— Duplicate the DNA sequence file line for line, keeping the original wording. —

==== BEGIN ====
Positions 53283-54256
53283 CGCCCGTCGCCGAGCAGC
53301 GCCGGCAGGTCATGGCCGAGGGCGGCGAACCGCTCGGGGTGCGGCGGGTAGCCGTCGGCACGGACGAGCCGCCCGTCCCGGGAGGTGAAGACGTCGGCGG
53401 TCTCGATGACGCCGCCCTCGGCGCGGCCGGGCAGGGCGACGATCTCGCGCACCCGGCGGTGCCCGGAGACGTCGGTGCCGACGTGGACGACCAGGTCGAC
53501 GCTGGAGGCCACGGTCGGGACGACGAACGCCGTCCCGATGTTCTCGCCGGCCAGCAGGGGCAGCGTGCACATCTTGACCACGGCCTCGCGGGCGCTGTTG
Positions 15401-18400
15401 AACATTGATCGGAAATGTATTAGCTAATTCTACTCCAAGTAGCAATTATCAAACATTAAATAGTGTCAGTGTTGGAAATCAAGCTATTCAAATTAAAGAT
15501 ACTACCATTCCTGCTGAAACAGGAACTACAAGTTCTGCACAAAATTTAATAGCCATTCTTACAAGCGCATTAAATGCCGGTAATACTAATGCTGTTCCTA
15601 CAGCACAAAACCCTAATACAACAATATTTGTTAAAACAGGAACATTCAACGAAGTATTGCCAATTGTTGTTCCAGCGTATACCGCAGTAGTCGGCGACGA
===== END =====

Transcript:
Positions 53283-54256
53283 CGCCCGTCGCCGAGCAGC
53301 GCCGGCAGGTCATGGCCGAGGGCGGCGAACCGCTCGGGGTGCGGCGGGTAGCCGTCGGCACGGACGAGCCGCCCGTCCCGGGAGGTGAAGACGTCGGCGG
53401 TCTCGATGACGCCGCCCTCGGCGCGGCCGGGCAGGGCGACGATCTCGCGCACCCGGCGGTGCCCGGAGACGTCGGTGCCGACGTGGACGACCAGGTCGAC
53501 GCTGGAGGCCACGGTCGGGACGACGAACGCCGTCCCGATGTTCTCGCCGGCCAGCAGGGGCAGCGTGCACATCTTGACCACGGCCTCGCGGGCGCTGTTG
Positions 15401-18400
15401 AACATTGATCGGAAATGTATTAGCTAATTCTACTCCAAGTAGCAATTATCAAACATTAAATAGTGTCAGTGTTGGAAATCAAGCTATTCAAATTAAAGAT
15501 ACTACCATTCCTGCTGAAACAGGAACTACAAGTTCTGCACAAAATTTAATAGCCATTCTTACAAGCGCATTAAATGCCGGTAATACTAATGCTGTTCCTA
15601 CAGCACAAAACCCTAATACAACAATATTTGTTAAAACAGGAACATTCAACGAAGTATTGCCAATTGTTGTTCCAGCGTATACCGCAGTAGTCGGCGACGA